🏆 Uplift Each Other 🏆
Many companies say they’re mission-oriented. But what does that really mean?
Schoolhouse.world is not just mission-oriented. We’re mission-first. As a 501c3 non-profit, there are no shareholders to appease, no profits to maximize. Our mission is to connect the world through learning and to offer a free tutoring platform for anyone, anywhere. That’s what we maximize for.
In that regard, Schoolhouse’s value of 🏆 Uplifting Each Other 🏆 is baked into our mission. We want to live in a world where everyone can reach their full potential. Where everyone can receive world-class tutoring, no matter their zipcode. This is the “Why” of Schoolhouse.
But this value goes much deeper. It’s also the “How” of Schoolhouse. After all, how do we make tutoring free?
The answer: a global community in which students learn from and teach one another. As a peer tutoring platform, Schoolhouse is not just supporting students across the globe. It’s also powered by students across the globe.
We’re not just uplifting. We’re uplifting each other.
Uplifting each other can take many forms. Sometimes it’s about inspiring. For instance, a learner who attended one of Prabhvir B’s sessions remarked, “I’m just sad School House didn’t have the option of Super Duper Helpful, so the best I could go with was just Super Helpful... Not only did he impact my learning but he also motivated me to study more math to become as good as him one day.”
Sometimes it’s about recognizing and relating to the challenges that others go through in learning. A learner who was tutored by Emma A noted, “She is also not a native speaker, so it made everything easier for me, because she gets that it may be difficult for foreigners to understand math in a different language.”
And, most importantly, it’s about uplifting those who need it the most—low-income students without the means to pay for a tutor. The learner Sabrina Y put it best: “Before Schoolhouse, I thought that tutoring services could only be accessed by those who could afford it.”
Indeed, a surprising number of people still believe that. Yet, when we look back 10 years from now, let’s hope that Schoolhouse will have made it so that low-income students around the world can receive world-class tutoring services without paying a penny. It should just feel like a basic right — because it is.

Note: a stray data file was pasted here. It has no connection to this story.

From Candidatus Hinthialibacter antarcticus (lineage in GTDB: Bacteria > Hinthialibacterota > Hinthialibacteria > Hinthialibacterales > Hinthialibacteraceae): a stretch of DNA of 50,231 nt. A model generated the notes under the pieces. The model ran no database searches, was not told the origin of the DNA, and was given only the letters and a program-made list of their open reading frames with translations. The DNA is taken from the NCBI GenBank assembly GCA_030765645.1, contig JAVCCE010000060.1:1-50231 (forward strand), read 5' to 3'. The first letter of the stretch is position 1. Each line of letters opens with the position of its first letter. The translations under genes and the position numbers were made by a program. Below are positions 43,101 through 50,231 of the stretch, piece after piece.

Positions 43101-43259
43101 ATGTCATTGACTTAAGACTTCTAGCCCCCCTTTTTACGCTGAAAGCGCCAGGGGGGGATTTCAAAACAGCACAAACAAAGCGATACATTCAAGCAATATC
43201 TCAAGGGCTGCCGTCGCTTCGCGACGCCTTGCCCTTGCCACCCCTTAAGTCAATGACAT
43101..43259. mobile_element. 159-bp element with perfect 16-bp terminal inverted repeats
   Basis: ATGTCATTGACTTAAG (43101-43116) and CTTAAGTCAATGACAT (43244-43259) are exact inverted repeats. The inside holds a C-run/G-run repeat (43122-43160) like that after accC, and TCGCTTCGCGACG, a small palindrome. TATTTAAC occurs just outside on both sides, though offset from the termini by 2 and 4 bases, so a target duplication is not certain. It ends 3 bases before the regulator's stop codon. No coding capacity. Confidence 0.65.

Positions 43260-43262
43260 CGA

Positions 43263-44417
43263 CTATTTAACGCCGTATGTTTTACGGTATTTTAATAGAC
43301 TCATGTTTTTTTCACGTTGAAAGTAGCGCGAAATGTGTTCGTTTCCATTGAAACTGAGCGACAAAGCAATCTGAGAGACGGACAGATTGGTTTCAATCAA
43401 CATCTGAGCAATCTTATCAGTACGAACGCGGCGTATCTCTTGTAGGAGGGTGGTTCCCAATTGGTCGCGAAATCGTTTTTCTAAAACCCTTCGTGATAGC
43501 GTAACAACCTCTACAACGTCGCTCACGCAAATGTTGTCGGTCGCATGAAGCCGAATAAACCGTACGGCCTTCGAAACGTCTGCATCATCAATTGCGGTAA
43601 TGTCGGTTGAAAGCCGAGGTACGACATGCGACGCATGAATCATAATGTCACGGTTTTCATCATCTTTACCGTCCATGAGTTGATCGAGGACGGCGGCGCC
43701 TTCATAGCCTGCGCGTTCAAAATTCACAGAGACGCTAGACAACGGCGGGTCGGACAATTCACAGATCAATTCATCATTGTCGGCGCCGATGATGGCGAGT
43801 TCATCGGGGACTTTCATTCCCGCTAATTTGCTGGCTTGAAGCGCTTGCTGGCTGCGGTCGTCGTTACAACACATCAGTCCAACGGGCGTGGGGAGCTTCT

To uplift others in the world requires taking an equity-first view and focusing on those who have been most under-served.
This value extends further than just tutoring at Schoolhouse. Our volunteers and team prioritize equity across the entire organization.
One such volunteer was Uma G, a software engineer who saw the potential to make our platform even more accessible to students with disabilities. With our Diversity, Equity, and Inclusion (DEI) lead, Jackie L, she wrote a Guide to Assistive Technologies that we now include as a resource to all tutors.
In product team conversations, uplifting each other is at the forefront as well. It was because of a group of interns last summer that we finally embarked on a project to study (in aggregate) the regional locations of our users via self-reported zipcodes. This analysis, conducted by Jimmy H, helped us better understand the impact we’re having, and the room we still have to grow. We are working with state departments of education and schools to further reach the communities that need free tutoring the most.
In writing this blog post, I was curious about the impact that our most active tutors feel like they have had and the legacy they leave. So I asked several of them in our Slack volunteer community.
“What appeals to me most about schoolhouse is the international impact that we as tutors can hope to achieve. I personally want to bring the best quality tutoring to students from each and every country one day,” writes Navya M. “Usually, I host 30 mins of live help before 7:30. It is one of the best ways to start the day, knowing that you have made even a small impact in someone’s else’s educational journey.”
Another tutor, Adam G, writes, “I find in my tutoring that the greatest impact I can have on these learners is providing them with the confidence and support that they need in order to partially alleviate this stress and generally make the learners happier people.”
Adam’s reflection serves as a good reminder that when you’re tutoring or helping someone, you’re also uplifting in ways that go beyond the material.
Adam continues: “To me, this impact is more important than teaching them algebra or consolidating their knowledge of differentiation.”
Thank you to Ishani B, Maya B, and Sharon V for providing feedback on this post.
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